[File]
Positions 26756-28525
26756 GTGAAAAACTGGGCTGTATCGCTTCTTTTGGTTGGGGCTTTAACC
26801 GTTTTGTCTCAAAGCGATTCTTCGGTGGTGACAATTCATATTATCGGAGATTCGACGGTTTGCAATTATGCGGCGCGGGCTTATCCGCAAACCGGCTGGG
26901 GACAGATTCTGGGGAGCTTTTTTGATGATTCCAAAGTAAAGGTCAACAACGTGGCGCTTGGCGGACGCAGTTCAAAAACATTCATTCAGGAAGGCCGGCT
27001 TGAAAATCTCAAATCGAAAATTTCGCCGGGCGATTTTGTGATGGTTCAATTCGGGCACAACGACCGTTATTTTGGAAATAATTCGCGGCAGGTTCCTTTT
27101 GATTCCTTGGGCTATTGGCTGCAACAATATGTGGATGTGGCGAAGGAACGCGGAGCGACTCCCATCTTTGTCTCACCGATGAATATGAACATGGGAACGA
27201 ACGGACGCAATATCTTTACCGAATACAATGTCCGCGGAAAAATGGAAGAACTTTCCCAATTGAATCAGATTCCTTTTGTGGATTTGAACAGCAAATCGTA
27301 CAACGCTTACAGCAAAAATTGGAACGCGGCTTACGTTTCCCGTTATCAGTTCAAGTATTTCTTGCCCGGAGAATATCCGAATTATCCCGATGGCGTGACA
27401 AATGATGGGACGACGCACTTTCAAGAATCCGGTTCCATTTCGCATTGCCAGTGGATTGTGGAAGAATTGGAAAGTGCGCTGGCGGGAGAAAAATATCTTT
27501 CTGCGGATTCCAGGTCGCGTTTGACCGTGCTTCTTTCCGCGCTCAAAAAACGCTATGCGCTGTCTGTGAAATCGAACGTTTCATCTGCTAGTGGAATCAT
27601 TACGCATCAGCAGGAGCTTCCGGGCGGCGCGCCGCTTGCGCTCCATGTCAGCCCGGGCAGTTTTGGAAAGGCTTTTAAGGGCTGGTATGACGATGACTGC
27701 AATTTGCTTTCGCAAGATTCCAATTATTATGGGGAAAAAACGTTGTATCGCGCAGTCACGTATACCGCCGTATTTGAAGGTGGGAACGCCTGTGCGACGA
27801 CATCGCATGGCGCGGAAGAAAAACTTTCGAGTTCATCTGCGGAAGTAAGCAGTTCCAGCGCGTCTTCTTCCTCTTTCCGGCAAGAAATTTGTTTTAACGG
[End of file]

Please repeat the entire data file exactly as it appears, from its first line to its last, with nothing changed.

Positions 26756-28525
26756 GTGAAAAACTGGGCTGTATCGCTTCTTTTGGTTGGGGCTTTAACC
26801 GTTTTGTCTCAAAGCGATTCTTCGGTGGTGACAATTCATATTATCGGAGATTCGACGGTTTGCAATTATGCGGCGCGGGCTTATCCGCAAACCGGCTGGG
26901 GACAGATTCTGGGGAGCTTTTTTGATGATTCCAAAGTAAAGGTCAACAACGTGGCGCTTGGCGGACGCAGTTCAAAAACATTCATTCAGGAAGGCCGGCT
27001 TGAAAATCTCAAATCGAAAATTTCGCCGGGCGATTTTGTGATGGTTCAATTCGGGCACAACGACCGTTATTTTGGAAATAATTCGCGGCAGGTTCCTTTT
27101 GATTCCTTGGGCTATTGGCTGCAACAATATGTGGATGTGGCGAAGGAACGCGGAGCGACTCCCATCTTTGTCTCACCGATGAATATGAACATGGGAACGA
27201 ACGGACGCAATATCTTTACCGAATACAATGTCCGCGGAAAAATGGAAGAACTTTCCCAATTGAATCAGATTCCTTTTGTGGATTTGAACAGCAAATCGTA
27301 CAACGCTTACAGCAAAAATTGGAACGCGGCTTACGTTTCCCGTTATCAGTTCAAGTATTTCTTGCCCGGAGAATATCCGAATTATCCCGATGGCGTGACA
27401 AATGATGGGACGACGCACTTTCAAGAATCCGGTTCCATTTCGCATTGCCAGTGGATTGTGGAAGAATTGGAAAGTGCGCTGGCGGGAGAAAAATATCTTT
27501 CTGCGGATTCCAGGTCGCGTTTGACCGTGCTTCTTTCCGCGCTCAAAAAACGCTATGCGCTGTCTGTGAAATCGAACGTTTCATCTGCTAGTGGAATCAT
27601 TACGCATCAGCAGGAGCTTCCGGGCGGCGCGCCGCTTGCGCTCCATGTCAGCCCGGGCAGTTTTGGAAAGGCTTTTAAGGGCTGGTATGACGATGACTGC
27701 AATTTGCTTTCGCAAGATTCCAATTATTATGGGGAAAAAACGTTGTATCGCGCAGTCACGTATACCGCCGTATTTGAAGGTGGGAACGCCTGTGCGACGA
27801 CATCGCATGGCGCGGAAGAAAAACTTTCGAGTTCATCTGCGGAAGTAAGCAGTTCCAGCGCGTCTTCTTCCTCTTTCCGGCAAGAAATTTGTTTTAACGG